APD regains control of use-of-force investigations
ALBUQUERQUE, N.M. – It was nearly 10 years ago when the Department of Justice stepped in to investigate the Albuquerque Police Department’s use-of-force.
“It could be very simple in terms of handcuffing somebody, and they resist an officer, and they have to react to that resistance and the officer presents a taser, for example. Or he presents his gun and at different levels, that is considered a use-of-force,” said APD Public Information Officer Gilbert Gallegos.
That investigation holds APD to a DOJ settlement agreement. Back in 2021, both departments decided an external team would investigate APD’s use-of-force cases.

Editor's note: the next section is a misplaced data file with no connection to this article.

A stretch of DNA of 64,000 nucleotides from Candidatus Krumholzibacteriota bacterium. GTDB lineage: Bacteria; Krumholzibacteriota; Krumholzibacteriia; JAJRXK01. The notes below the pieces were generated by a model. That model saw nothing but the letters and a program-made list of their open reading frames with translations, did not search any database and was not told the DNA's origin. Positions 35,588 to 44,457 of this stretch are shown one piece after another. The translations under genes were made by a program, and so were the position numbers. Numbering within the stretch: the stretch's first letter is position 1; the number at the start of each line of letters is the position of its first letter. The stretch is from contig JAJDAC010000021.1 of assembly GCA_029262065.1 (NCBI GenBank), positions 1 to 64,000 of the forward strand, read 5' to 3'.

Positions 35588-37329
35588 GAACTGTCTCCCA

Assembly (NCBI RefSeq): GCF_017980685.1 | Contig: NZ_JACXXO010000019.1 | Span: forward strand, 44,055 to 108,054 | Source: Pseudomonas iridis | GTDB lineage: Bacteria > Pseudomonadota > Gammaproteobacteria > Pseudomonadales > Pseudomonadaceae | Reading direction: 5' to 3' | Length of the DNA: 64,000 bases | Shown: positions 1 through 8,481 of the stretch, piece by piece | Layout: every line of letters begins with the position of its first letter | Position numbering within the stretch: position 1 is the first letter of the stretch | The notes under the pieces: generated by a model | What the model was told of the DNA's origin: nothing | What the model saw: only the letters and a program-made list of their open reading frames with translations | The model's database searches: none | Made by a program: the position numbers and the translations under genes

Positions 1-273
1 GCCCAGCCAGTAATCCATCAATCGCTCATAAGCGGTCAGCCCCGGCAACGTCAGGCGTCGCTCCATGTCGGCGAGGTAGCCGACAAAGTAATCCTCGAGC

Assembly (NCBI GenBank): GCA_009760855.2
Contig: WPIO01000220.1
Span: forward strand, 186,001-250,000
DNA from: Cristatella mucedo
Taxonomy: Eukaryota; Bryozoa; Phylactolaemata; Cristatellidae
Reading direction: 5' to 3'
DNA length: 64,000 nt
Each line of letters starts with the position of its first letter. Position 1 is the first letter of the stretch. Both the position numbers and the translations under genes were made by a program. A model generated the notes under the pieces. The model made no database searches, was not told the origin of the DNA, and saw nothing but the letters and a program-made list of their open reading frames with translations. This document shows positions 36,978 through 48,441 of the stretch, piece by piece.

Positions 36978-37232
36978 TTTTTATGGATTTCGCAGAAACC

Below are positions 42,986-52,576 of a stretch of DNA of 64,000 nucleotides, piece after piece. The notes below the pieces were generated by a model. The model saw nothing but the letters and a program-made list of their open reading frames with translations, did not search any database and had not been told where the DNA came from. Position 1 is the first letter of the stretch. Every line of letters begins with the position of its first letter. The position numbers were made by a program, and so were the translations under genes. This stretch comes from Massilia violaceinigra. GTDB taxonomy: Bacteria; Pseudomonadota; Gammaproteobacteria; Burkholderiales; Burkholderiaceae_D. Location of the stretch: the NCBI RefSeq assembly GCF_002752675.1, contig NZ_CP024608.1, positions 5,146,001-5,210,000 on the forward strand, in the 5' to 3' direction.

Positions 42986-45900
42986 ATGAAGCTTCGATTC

Fast-forward to 2023, they’ve hit a key milestone in their compliance.
“When you look at the area of DOJ, we hit 94% compliance, our highest rate ever. We’re on the verge in my mind of getting out of this process in the near future,” said APD Chief Harold Medina.
The compliance ranking is coming with more responsibility. Moving forward, APD will once again be in charge of their use-of-force investigations.
The department has three separate categories for use-of-force incidents:
- Level one causes “transitory pain”
- Level two causes “injury or complaint of injury”
- And, level three causes “serious physical injury”
“K-9 bites, officer involved shootings would obviously fall in a level three or if they are again hospitalized. That is when they are admitted into the hospital based off an injury directly related to the force,” said APD Deputy Chief Cori Lowe.
APD says the external team will still be in charge of investigating the backlog of use-of-force cases that are under the court-approved settlement agreement.